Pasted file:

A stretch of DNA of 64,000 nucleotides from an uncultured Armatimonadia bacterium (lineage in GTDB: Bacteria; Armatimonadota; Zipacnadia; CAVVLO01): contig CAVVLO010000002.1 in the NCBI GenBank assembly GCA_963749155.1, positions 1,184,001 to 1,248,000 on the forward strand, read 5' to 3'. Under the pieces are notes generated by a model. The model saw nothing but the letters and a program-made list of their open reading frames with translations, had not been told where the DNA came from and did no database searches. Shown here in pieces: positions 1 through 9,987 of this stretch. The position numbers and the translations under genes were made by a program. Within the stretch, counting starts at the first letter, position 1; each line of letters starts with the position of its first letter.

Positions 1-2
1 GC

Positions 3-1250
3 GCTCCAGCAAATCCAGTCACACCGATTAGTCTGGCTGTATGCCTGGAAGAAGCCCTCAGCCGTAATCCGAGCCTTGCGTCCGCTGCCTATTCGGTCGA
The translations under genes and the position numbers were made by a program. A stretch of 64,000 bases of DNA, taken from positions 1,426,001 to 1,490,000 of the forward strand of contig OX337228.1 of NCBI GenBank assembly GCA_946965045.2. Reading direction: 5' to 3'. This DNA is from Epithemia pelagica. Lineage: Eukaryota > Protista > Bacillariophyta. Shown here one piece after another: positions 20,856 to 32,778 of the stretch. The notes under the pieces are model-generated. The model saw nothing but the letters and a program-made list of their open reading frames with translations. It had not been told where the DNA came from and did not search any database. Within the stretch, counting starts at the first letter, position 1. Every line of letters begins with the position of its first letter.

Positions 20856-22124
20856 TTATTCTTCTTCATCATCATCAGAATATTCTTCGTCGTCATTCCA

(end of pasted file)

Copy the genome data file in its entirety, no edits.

A stretch of DNA of 64,000 nucleotides from an uncultured Armatimonadia bacterium (lineage in GTDB: Bacteria; Armatimonadota; Zipacnadia; CAVVLO01): contig CAVVLO010000002.1 in the NCBI GenBank assembly GCA_963749155.1, positions 1,184,001 to 1,248,000 on the forward strand, read 5' to 3'. Under the pieces are notes generated by a model. The model saw nothing but the letters and a program-made list of their open reading frames with translations, had not been told where the DNA came from and did no database searches. Shown here in pieces: positions 1 through 9,987 of this stretch. The position numbers and the translations under genes were made by a program. Within the stretch, counting starts at the first letter, position 1; each line of letters starts with the position of its first letter.

Positions 1-2
1 GC

Positions 3-1250
3 GCTCCAGCAAATCCAGTCACACCGATTAGTCTGGCTGTATGCCTGGAAGAAGCCCTCAGCCGTAATCCGAGCCTTGCGTCCGCTGCCTATTCGGTCGA
The translations under genes and the position numbers were made by a program. A stretch of 64,000 bases of DNA, taken from positions 1,426,001 to 1,490,000 of the forward strand of contig OX337228.1 of NCBI GenBank assembly GCA_946965045.2. Reading direction: 5' to 3'. This DNA is from Epithemia pelagica. Lineage: Eukaryota > Protista > Bacillariophyta. Shown here one piece after another: positions 20,856 to 32,778 of the stretch. The notes under the pieces are model-generated. The model saw nothing but the letters and a program-made list of their open reading frames with translations. It had not been told where the DNA came from and did not search any database. Within the stretch, counting starts at the first letter, position 1. Every line of letters begins with the position of its first letter.

Positions 20856-22124
20856 TTATTCTTCTTCATCATCATCAGAATATTCTTCGTCGTCATTCCA